US to cut $25 mn in aid to hospitals serving Palestinians
The United States plans to cut $25 million in aid to six hospitals primarily serving Palestinians in Jerusalem, a State Department official confirmed Saturday.
The official said the decision followed a President Donald Trump-directed review of assistance to the Palestinian Authority and in the West Bank and Gaza “to ensure these funds were being spent in accordance with US national interests and were providing value to the US taxpayer.”
“As a result of that review, at the direction of the president, we will be redirecting approximately $25 million originally planned for the East Jerusalem Hospital Network. Those funds will go to high-priority projects elsewhere.”
Palestinians reacted angrily.
“This is not a formula of peacebuilding, this is a complete inhuman and immoral action that adopts the Israeli right-wing narrative to target and punish Palestinian citizens to compromise their rights to independence,” said Ahmad Shami, a spokesman for Palestinian leader Mahmoud Abbas.
“Such an act of political blackmail goes against the norms of human decency and morality,” added Hanan Ashrawi, a member of the Palestine Liberation Organization executive committee.
In the past, the US funds made it possible for many Palestinians to seek specialized treatment — such as cardiac surgery, neonatal intensive care or children’s dialysis — unavailable in the West Bank and Gaza, according to the World Health Organization.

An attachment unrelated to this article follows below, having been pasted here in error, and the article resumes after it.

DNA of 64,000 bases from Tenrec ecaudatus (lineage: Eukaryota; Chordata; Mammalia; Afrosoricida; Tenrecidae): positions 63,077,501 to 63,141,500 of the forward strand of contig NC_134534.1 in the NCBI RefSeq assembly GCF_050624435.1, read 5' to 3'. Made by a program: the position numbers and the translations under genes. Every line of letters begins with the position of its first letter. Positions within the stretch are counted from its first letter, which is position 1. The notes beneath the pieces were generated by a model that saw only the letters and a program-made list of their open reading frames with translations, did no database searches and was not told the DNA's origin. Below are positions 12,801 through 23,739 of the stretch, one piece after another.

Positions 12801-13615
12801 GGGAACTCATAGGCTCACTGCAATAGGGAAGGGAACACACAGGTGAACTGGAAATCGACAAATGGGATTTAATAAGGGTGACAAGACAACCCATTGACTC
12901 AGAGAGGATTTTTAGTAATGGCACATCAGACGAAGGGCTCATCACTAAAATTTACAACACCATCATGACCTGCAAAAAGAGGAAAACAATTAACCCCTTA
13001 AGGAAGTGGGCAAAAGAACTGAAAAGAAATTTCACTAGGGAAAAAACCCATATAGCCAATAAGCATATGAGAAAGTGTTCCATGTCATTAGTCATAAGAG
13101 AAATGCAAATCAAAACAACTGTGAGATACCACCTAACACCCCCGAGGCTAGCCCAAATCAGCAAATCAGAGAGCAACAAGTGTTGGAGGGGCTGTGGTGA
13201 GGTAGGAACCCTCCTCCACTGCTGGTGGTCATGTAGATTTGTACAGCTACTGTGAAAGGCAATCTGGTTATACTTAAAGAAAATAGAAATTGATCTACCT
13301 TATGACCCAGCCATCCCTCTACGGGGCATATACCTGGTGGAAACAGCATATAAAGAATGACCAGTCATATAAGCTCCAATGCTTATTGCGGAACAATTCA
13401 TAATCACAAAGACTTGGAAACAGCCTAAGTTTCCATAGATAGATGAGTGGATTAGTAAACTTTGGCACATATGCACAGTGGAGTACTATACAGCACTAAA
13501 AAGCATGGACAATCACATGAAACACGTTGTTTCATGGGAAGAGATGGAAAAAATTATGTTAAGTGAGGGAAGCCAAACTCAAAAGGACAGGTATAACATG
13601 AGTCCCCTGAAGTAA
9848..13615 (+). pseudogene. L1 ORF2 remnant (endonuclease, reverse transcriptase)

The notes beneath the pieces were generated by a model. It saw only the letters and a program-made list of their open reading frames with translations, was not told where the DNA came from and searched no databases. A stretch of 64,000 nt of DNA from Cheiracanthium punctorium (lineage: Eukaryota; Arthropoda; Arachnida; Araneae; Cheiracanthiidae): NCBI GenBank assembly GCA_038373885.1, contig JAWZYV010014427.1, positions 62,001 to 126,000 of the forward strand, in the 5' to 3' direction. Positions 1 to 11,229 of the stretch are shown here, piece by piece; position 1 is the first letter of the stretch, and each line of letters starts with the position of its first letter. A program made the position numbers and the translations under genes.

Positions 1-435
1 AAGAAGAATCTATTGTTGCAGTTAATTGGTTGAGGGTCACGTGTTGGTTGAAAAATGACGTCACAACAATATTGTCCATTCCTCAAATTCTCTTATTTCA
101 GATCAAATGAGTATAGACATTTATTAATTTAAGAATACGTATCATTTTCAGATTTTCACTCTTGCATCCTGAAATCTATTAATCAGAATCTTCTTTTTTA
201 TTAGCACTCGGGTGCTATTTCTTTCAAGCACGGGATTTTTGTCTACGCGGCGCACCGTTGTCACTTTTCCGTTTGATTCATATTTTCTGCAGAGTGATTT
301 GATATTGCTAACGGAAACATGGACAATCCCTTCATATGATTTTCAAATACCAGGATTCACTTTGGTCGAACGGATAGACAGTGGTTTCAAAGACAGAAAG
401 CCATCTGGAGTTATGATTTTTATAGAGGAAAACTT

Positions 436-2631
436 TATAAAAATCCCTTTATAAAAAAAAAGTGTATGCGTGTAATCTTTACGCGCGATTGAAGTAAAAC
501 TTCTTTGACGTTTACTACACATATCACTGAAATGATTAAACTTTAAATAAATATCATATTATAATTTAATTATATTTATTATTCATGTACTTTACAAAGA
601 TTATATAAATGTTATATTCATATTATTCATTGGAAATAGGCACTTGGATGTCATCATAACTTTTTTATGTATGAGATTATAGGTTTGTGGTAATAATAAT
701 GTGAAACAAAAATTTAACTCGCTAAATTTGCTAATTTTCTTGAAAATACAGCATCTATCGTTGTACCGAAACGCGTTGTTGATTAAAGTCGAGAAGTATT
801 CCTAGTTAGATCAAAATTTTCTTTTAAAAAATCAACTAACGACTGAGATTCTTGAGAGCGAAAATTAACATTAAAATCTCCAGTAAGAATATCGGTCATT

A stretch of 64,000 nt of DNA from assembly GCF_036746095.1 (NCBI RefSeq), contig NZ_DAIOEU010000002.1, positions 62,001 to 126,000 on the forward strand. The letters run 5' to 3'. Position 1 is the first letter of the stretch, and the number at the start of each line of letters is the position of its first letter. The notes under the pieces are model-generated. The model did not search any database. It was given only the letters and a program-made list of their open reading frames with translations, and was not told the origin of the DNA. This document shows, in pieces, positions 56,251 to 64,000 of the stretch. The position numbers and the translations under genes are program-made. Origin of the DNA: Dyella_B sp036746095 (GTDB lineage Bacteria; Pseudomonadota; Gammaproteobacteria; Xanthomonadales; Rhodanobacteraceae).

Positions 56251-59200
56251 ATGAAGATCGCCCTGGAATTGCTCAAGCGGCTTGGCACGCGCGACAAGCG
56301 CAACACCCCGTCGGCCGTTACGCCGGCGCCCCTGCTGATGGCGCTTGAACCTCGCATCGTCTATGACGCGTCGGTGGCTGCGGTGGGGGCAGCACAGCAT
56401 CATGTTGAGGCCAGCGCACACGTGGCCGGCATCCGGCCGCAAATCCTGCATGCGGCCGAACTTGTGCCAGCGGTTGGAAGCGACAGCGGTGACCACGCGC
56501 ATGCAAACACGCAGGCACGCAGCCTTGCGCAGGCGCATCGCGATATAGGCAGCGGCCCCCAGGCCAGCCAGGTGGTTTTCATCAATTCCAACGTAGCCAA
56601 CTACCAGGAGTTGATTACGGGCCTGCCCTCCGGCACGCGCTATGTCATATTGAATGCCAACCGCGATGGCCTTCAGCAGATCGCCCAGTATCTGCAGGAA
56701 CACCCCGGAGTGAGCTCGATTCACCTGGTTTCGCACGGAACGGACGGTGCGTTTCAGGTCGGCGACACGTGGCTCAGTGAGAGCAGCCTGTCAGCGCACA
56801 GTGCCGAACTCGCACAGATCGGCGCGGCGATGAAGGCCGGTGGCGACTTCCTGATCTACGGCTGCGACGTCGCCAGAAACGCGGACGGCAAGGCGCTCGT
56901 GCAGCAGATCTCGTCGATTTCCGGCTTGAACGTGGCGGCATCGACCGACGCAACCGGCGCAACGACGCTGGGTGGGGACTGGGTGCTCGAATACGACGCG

Palestinian officials vociferously protested US President Donald Trump’s December 2017 decision to recognize the disputed city of Jerusalem as Israel’s capital.
They accuse him of using aid as a coarse lever to force them back to peace negotiations with Israel.
The Trump administration this year cut funds to the UN agency for Palestinian refugees and scrapped around $200 million in payments by USAID to the Palestinians.
Trump made it clear Thursday he was working to force the Palestinians to negotiate.
“You’ll get money, but we’re not paying you until we make a deal,” he said in Washington. “If we don’t make a deal, we’re not paying.”
Instead, Palestinians say his position has weakened moderates and encouraged radicals across the Middle East.